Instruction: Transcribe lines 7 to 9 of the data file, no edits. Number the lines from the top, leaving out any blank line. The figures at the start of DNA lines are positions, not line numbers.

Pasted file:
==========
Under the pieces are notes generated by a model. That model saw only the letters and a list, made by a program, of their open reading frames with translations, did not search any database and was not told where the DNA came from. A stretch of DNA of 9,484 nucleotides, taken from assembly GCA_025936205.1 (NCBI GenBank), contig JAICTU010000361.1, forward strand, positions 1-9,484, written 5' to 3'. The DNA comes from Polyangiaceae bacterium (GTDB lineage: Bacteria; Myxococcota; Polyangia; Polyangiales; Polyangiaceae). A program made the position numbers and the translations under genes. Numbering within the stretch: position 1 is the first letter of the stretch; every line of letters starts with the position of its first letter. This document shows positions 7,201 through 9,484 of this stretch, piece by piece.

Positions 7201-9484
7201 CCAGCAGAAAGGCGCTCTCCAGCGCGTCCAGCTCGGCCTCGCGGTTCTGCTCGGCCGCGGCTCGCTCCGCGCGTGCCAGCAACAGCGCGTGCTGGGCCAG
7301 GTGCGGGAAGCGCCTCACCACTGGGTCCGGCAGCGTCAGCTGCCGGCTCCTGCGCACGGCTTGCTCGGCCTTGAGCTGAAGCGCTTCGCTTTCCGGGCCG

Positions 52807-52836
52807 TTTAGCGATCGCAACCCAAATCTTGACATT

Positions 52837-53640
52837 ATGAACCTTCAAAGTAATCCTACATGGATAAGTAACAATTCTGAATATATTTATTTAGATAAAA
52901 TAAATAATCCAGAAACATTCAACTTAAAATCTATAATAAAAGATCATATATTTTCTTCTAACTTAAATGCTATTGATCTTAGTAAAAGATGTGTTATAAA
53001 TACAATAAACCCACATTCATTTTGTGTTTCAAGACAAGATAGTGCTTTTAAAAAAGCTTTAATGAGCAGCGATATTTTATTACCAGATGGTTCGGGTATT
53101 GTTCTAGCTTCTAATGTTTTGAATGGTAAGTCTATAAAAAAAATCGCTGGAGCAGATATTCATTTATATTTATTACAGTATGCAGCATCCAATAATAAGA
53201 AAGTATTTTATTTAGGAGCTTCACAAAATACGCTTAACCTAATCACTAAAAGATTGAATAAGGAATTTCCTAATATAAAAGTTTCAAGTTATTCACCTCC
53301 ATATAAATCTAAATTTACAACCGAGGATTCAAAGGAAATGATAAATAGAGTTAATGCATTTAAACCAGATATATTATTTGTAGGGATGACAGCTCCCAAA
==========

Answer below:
Positions 52837-53640
52837 ATGAACCTTCAAAGTAATCCTACATGGATAAGTAACAATTCTGAATATATTTATTTAGATAAAA
52901 TAAATAATCCAGAAACATTCAACTTAAAATCTATAATAAAAGATCATATATTTTCTTCTAACTTAAATGCTATTGATCTTAGTAAAAGATGTGTTATAAA